Earlier, on March 22nd, the Capitol Hill premiere of the Armenian Genocide-era epic “The Promise” included the participation of Congressional Armenian Caucus Co-Chairs Jackie Speier, David Trott, Frank Pallone, House Democratic Caucus Chairman Joe Crowley (D-NY), and Representatives Judy Chu, Marcy Kaptur (D-OH), and Paul Tonko (D-NY).
Excerpts of Senate and House floor statements and press statements commemorating the Armenian Genocide are provided below.
Excerpts of Senate and House Floor Statements and Press Statements Commemorating the Armenian Genocide – April, 2017
Sen. Chuck Schumer (D-NY): “I’m a steadfast supporter and co-sponsor of our great friend Bob Menendez’s bill, the Armenian Genocide Resolution. I was urged by group after group including some high ups in the State Department, don’t do it. It’ll offend the Turks. I don’t care if it offends the Turks, the truth is the truth.”
Sen. Jack Reed (D-RI): “The survivors of the Armenian genocide, however, persevered due to their unbreakable spirit and steadfast resolve and went on to greatly contribute to the lands in which they found new homes and communities, including the United States. This genocide has been denied for far too long. That is why I have joined with several of my colleagues on resolutions over the years to encourage the U.S. to officially recognize the Armenian genocide.”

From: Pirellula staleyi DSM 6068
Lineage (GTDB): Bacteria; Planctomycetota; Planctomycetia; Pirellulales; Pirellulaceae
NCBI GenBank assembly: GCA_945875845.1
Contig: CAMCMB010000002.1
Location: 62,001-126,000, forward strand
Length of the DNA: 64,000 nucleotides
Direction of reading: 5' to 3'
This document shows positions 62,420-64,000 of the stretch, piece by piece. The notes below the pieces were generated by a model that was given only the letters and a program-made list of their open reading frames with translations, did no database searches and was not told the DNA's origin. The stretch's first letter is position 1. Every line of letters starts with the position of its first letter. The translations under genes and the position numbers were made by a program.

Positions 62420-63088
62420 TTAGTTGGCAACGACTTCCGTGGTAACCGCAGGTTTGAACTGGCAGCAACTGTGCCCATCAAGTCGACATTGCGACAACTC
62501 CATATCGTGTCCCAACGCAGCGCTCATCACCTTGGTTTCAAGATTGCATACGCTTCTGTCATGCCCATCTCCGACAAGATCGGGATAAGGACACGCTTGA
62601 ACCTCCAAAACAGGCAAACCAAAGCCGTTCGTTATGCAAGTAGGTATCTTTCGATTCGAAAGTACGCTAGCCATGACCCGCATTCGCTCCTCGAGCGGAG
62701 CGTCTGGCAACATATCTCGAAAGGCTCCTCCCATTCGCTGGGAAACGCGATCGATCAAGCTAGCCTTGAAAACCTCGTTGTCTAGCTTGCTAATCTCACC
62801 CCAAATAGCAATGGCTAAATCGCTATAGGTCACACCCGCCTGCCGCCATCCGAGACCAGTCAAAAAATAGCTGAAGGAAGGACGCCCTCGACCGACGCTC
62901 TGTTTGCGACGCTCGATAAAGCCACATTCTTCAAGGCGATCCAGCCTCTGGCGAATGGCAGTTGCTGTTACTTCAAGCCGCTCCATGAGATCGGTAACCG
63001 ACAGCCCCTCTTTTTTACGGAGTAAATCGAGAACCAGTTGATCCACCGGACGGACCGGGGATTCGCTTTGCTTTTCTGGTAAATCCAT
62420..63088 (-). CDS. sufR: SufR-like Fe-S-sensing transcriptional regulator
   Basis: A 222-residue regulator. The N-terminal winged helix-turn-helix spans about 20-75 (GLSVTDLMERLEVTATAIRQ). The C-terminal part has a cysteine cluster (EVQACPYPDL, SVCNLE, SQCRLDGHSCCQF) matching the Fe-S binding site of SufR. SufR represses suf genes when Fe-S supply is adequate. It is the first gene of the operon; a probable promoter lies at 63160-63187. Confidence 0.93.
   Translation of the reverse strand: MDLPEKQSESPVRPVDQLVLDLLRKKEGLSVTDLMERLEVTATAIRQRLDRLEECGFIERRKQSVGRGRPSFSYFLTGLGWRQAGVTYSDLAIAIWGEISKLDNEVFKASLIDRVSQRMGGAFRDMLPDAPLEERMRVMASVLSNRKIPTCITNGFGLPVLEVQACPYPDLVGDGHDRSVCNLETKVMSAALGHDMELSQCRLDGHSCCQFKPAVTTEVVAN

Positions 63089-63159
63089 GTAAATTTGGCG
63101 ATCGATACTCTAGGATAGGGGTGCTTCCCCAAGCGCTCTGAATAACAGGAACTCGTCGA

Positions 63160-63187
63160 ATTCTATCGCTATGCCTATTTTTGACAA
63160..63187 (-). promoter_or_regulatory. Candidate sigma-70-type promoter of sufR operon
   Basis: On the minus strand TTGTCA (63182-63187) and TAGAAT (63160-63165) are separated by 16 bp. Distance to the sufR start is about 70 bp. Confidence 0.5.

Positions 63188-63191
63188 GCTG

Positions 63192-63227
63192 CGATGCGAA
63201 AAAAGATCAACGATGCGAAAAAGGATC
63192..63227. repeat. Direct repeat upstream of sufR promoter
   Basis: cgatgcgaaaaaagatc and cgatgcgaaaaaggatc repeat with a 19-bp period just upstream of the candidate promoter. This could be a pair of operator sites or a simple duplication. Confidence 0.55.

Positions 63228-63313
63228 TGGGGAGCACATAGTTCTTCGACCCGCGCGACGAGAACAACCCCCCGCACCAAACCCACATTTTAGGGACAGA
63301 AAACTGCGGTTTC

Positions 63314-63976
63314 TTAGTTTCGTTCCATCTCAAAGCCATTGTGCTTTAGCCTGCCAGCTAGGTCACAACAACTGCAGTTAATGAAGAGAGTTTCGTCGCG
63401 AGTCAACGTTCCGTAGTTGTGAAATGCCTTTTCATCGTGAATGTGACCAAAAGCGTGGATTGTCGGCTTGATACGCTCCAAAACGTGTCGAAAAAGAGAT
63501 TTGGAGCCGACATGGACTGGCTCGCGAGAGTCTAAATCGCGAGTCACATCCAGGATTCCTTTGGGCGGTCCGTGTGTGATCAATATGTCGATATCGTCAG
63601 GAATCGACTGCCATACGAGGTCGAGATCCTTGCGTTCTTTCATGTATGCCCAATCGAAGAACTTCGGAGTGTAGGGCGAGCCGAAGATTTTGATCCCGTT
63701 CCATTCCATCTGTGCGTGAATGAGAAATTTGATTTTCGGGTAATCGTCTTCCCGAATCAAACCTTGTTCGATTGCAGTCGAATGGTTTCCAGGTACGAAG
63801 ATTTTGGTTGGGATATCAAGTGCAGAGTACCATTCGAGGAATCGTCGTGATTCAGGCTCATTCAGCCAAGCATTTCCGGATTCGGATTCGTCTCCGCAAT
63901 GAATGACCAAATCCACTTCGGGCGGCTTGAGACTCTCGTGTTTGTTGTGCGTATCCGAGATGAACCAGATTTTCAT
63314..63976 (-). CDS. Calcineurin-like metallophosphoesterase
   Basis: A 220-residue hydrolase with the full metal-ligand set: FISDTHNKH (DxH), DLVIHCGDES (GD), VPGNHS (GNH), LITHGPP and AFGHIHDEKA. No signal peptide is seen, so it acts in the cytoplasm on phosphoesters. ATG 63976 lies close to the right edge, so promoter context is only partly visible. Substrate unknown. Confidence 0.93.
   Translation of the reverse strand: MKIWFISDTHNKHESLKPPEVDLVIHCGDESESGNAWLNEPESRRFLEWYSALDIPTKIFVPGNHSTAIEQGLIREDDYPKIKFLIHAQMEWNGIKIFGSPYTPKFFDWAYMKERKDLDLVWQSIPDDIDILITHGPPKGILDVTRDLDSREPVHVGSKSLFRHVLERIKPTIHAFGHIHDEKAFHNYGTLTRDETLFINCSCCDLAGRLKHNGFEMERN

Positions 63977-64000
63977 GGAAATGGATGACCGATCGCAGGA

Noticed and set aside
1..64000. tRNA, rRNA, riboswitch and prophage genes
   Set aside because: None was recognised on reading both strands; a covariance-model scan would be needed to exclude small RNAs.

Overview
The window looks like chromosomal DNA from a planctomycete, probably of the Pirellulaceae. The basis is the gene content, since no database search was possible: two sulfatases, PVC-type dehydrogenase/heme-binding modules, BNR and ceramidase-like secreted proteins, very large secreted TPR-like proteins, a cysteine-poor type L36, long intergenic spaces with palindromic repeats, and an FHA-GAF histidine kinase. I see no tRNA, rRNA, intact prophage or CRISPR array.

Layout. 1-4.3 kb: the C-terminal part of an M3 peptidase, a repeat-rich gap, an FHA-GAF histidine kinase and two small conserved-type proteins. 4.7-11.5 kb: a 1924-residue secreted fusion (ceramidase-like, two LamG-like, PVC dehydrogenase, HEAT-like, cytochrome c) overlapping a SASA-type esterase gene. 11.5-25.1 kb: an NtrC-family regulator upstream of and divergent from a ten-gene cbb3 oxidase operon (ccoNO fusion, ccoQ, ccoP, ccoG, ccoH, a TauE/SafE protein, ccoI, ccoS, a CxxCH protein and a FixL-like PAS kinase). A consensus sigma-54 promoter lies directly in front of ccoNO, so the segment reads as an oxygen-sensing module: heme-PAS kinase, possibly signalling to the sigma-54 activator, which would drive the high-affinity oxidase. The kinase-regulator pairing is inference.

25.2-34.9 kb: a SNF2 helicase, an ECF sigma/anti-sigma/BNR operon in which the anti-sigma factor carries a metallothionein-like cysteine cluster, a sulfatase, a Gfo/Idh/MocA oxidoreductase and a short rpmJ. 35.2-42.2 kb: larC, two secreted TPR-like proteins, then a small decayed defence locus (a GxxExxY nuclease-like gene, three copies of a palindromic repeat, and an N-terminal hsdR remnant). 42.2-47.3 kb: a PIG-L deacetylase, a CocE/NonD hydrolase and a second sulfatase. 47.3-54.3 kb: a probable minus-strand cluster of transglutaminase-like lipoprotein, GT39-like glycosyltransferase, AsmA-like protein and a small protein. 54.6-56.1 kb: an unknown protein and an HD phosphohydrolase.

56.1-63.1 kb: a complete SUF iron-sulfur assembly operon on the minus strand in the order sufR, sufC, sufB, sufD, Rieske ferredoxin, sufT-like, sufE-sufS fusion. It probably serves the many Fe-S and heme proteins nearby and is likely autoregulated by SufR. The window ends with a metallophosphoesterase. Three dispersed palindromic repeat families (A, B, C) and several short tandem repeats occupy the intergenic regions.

Rep. Nancy Pelosi (D-CA): “Too often, the truth of these horrific events has been denied, yet the historical record is clear. We must not dishonor the memory of those murdered, or the pain of families who survived, by refusing to call the calculated, widespread extermination of the Armenians what it was.”
Rep. Ed Royce (R-CA): “Today we remember 1.5 million Armenians exterminated by Ottomans during #ArmenianGenocide. We must fight all efforts to deny this truth.”
Rep. Frank Pallone (D-NJ): “We are determined. We just introduced another resolution from the Caucus members. We are determined that at some point, and hopefully soon, we will see a genocide recognition by the U.S. Congress and we will not stop until that happens.”
Rep. Jackie Speier (D-CA): “Nearly one hundred years after the Armenian Genocide, Congress has shamefully failed to pass a resolution that would officially recognize the attempt by Ottoman leaders to extinguish the Armenian people. Today, President Trump failed to recognize the Armenian Genocide, adding further insult to long-standing injury and injustice. Without direct condemnation of the horrific acts executed against an entire ethnicity, Congress and this Administration continue to implicitly ignore crimes against humanity and that is unacceptable.”
Rep. David Trott (R-MI): “#ArmenianGenocideRemembranceDay is a solemn reminder of the 1.5 million Armenians murdered by the Ottoman Turks in the early 1900s – a genocide that many still deny. It is time for us to stand with the over 17,000 Armenian-Americans in Michigan and the Armenian people around the world in recognizing this dark period of history. The world has not and will not forget.”